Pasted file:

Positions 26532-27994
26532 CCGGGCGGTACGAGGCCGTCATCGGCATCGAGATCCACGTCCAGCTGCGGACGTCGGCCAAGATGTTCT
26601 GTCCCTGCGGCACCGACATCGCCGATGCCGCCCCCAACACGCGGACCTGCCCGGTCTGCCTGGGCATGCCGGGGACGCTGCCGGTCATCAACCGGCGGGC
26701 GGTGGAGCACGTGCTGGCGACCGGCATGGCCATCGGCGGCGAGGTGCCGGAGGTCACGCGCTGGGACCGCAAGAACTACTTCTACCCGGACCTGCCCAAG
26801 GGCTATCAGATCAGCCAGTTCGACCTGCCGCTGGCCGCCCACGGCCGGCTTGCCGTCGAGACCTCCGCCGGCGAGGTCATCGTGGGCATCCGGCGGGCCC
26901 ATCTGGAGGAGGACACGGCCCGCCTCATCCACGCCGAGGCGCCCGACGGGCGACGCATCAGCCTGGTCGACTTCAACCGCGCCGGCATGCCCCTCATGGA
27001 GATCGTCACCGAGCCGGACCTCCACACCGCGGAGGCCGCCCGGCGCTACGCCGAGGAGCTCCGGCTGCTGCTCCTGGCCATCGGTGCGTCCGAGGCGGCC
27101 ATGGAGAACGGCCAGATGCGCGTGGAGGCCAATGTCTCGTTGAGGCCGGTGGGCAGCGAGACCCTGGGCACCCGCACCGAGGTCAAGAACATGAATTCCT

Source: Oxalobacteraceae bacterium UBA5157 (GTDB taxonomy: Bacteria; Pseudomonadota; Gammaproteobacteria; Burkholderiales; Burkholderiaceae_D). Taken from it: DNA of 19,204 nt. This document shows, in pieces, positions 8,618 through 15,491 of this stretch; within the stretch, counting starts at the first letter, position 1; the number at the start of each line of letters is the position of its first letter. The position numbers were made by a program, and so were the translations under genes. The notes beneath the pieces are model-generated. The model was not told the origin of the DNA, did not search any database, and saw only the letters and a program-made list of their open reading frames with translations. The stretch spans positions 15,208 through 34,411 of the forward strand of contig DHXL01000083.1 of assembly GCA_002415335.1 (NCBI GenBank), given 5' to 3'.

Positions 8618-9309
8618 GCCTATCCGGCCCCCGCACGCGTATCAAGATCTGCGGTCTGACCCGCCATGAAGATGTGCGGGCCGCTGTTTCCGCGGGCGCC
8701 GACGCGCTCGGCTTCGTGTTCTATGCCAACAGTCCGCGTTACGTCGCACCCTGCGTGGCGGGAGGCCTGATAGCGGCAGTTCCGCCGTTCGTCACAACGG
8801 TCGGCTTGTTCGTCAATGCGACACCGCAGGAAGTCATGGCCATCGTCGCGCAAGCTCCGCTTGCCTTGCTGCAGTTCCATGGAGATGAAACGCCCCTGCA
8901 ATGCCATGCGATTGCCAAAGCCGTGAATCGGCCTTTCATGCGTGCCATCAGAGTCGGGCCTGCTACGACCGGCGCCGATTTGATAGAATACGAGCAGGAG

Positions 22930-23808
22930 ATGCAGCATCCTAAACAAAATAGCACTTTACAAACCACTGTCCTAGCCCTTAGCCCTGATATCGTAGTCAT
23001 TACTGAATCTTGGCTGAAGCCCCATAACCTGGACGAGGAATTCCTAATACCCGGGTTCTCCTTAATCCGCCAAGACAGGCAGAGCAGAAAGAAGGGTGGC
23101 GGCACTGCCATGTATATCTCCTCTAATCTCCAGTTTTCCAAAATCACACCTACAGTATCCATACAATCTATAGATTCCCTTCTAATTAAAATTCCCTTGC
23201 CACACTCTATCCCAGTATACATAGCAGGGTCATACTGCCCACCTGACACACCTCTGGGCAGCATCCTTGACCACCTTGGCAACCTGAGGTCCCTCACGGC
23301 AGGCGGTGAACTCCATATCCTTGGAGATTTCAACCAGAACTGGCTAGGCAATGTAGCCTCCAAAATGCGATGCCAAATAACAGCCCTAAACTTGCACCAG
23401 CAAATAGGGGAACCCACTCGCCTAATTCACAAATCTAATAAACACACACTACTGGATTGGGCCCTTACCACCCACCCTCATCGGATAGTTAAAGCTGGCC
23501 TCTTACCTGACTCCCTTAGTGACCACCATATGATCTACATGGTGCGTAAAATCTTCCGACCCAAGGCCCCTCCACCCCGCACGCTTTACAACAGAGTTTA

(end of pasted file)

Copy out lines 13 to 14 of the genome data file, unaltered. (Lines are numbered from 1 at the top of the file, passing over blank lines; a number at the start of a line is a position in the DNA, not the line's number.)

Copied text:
8801 TCGGCTTGTTCGTCAATGCGACACCGCAGGAAGTCATGGCCATCGTCGCGCAAGCTCCGCTTGCCTTGCTGCAGTTCCATGGAGATGAAACGCCCCTGCA
8901 ATGCCATGCGATTGCCAAAGCCGTGAATCGGCCTTTCATGCGTGCCATCAGAGTCGGGCCTGCTACGACCGGCGCCGATTTGATAGAATACGAGCAGGAG